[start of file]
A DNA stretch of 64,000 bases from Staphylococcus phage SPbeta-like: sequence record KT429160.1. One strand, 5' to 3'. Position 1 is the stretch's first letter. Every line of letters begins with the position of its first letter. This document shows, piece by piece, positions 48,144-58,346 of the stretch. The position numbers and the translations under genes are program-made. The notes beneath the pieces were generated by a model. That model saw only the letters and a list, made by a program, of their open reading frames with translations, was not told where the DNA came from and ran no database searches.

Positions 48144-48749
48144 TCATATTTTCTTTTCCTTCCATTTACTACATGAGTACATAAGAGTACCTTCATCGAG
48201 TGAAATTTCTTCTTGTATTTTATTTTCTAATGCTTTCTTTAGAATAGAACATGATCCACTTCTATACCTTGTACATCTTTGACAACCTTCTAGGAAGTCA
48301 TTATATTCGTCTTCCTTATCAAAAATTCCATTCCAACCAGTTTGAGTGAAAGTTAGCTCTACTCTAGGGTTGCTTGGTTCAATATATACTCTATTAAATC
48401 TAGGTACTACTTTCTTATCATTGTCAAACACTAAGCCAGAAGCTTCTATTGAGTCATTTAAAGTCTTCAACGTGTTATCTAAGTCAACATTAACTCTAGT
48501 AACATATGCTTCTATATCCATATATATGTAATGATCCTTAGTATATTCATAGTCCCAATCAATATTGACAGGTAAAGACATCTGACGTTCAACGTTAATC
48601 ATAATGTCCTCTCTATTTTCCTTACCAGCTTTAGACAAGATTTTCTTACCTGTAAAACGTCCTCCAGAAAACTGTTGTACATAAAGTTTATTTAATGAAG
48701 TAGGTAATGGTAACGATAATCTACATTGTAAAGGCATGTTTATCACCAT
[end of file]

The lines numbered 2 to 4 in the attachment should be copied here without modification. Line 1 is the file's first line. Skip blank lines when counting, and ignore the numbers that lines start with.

Positions 48144-48749
48144 TCATATTTTCTTTTCCTTCCATTTACTACATGAGTACATAAGAGTACCTTCATCGAG
48201 TGAAATTTCTTCTTGTATTTTATTTTCTAATGCTTTCTTTAGAATAGAACATGATCCACTTCTATACCTTGTACATCTTTGACAACCTTCTAGGAAGTCA